A central issue in the current Nigerian election is that of the country’s political and economic structure, and more specifically its federal system. Indeed Abubakar Atiku, one of the elections two front runners alongside president Muhammadu Buhari, highlights this in his manifesto, stating that the economy is over reliant upon two sectors, agriculture and oil & natural gas. The solution offered to this, is the reform of the federal system, which currently promotes state dependency upon federal handouts from the profits of these two sectors, without encouraging internal resource generation.
Reform of this system would also serve to tackle the nature of economic centralisation in Nigeria which has concentrated power in the hands of moneyed elites and created an intertwine between economic control and political power that is fundamentally detrimental to national development. The lack of state governments fiscal autonomy is demonstrated when comparing two indicators: tax assignments and revenue allocations. Whilst examining these, Lisa de Nijs masters thesis on Federalism in Nigeria further highlights how the federal government has access to the most profitable taxes whilst other tiers of government are unable to develop revenue bases and remain dependent upon central government, which in turn jeopardises state level economic development and the self-governance of regional ethnic groups.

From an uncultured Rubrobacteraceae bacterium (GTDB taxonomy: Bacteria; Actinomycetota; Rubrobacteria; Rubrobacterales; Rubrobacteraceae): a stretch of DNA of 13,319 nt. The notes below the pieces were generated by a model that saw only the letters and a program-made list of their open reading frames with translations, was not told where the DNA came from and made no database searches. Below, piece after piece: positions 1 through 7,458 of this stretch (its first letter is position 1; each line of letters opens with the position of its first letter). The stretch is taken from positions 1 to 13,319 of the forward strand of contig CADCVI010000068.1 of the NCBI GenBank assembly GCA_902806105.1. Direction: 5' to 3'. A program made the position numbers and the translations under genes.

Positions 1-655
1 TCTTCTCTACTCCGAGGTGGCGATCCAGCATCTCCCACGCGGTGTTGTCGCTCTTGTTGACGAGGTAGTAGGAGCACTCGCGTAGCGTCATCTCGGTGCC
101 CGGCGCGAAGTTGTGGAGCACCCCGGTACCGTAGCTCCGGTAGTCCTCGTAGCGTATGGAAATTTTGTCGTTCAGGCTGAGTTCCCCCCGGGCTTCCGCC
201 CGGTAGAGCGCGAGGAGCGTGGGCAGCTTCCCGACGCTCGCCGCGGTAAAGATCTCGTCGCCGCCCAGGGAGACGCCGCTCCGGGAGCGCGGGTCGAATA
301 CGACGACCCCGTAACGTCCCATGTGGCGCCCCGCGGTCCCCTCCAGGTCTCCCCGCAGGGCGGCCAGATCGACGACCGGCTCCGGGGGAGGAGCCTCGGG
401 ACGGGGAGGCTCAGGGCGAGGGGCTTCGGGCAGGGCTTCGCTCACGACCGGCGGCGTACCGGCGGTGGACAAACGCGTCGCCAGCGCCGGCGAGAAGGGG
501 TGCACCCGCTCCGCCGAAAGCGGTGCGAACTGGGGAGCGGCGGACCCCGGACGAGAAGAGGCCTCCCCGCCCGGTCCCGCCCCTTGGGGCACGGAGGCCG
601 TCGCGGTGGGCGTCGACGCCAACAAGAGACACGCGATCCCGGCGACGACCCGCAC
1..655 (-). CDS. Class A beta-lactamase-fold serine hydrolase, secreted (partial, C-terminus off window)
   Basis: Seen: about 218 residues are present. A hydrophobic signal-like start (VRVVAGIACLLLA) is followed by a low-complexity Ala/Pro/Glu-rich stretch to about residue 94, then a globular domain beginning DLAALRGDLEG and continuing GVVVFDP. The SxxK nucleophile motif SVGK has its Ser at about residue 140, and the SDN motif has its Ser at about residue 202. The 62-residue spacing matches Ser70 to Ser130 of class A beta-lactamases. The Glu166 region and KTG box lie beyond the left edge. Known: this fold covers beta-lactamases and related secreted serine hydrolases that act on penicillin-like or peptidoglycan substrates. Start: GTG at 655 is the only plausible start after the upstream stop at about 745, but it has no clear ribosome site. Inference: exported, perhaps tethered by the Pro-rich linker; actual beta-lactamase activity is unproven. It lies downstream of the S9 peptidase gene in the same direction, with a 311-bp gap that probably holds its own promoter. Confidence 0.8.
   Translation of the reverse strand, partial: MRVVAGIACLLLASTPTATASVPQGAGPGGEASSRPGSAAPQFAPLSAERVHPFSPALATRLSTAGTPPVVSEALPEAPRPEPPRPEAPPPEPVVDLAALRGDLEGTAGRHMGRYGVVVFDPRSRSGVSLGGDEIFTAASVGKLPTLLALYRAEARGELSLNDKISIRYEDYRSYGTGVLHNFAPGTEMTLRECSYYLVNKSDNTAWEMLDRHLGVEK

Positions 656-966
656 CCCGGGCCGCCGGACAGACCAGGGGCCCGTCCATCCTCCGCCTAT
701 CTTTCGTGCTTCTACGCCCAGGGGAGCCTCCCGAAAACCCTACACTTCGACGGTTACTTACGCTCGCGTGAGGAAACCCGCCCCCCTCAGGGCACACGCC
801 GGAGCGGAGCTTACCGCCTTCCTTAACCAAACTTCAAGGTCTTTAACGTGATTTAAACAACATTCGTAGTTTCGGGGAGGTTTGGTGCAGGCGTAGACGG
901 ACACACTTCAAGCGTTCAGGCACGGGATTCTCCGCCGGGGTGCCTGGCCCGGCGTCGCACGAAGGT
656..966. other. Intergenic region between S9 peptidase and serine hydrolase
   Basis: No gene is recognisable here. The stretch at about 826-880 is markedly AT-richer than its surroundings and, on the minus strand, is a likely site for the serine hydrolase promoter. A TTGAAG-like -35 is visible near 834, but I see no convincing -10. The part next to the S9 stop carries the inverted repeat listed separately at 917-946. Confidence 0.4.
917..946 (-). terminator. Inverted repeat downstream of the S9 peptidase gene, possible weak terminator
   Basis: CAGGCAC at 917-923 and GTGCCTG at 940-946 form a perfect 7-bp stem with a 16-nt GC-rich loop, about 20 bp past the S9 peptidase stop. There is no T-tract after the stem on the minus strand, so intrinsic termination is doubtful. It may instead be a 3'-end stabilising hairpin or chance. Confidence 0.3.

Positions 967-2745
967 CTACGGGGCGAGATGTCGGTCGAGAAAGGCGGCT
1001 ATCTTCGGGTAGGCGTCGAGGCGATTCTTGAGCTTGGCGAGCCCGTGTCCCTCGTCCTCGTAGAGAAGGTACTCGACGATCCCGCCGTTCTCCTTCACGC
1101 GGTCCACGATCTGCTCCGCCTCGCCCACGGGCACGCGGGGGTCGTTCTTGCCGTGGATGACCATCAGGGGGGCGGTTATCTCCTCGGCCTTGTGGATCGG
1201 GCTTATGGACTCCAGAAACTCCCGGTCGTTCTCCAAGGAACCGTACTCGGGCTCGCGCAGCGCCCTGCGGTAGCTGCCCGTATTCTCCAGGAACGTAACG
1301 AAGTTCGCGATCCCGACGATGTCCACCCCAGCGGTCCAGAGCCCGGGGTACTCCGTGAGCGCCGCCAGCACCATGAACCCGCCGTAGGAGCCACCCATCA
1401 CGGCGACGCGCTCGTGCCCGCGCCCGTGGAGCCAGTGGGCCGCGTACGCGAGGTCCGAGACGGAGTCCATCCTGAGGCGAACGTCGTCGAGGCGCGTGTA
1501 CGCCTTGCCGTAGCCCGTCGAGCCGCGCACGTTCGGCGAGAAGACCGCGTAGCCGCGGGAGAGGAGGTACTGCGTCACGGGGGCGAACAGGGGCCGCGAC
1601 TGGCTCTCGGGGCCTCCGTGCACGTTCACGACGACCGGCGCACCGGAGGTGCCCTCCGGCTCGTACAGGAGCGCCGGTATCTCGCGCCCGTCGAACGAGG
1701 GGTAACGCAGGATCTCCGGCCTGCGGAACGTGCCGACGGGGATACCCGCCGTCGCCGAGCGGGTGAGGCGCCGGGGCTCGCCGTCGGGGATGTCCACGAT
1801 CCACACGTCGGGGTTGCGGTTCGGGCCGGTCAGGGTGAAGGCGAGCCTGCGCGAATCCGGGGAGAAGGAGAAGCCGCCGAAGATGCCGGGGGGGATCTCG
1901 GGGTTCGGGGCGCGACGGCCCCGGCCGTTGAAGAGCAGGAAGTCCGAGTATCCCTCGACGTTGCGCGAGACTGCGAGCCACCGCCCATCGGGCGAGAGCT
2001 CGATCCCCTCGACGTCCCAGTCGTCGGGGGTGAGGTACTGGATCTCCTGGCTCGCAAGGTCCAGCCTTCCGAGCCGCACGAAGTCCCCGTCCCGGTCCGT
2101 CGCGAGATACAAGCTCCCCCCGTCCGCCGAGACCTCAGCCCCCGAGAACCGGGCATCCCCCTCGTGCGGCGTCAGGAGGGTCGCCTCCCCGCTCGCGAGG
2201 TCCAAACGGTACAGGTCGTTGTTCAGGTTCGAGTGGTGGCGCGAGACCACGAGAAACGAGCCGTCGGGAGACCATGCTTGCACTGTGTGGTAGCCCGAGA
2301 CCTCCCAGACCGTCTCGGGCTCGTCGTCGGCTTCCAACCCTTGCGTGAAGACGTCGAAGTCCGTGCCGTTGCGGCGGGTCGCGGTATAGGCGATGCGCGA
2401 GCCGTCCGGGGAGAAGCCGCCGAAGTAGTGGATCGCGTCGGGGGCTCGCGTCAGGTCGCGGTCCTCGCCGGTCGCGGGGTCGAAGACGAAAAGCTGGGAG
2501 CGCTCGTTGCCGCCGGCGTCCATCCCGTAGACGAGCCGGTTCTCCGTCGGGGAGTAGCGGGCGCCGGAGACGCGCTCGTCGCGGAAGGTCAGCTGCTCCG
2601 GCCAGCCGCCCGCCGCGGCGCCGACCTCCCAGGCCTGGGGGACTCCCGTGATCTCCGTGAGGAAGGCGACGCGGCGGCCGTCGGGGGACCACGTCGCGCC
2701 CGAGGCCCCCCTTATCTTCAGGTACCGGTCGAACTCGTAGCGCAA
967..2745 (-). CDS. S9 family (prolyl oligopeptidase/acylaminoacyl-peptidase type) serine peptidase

In a 2017 speech at Chatham House Mallam Nasir El-Rufai, current Governor of Kaduna state, Nigeria stated that ‘our federation has been dysfunctional, more unitary than federal, and not delivering public goods to the generality of our people’. This position, combined with Atiku’s manifesto commitments, has placed the the debate over the restructuring of the Nigerian state at the forefront of the current election campaign. The final outcome of these arguments hold the potential to transform Nigeria’s political and economic systems, and the benefits that could accompany its implementation.
For de Nijs’s full article, follow this link.
For more information and El-Rufai’s full Chatham House speech, follow this link.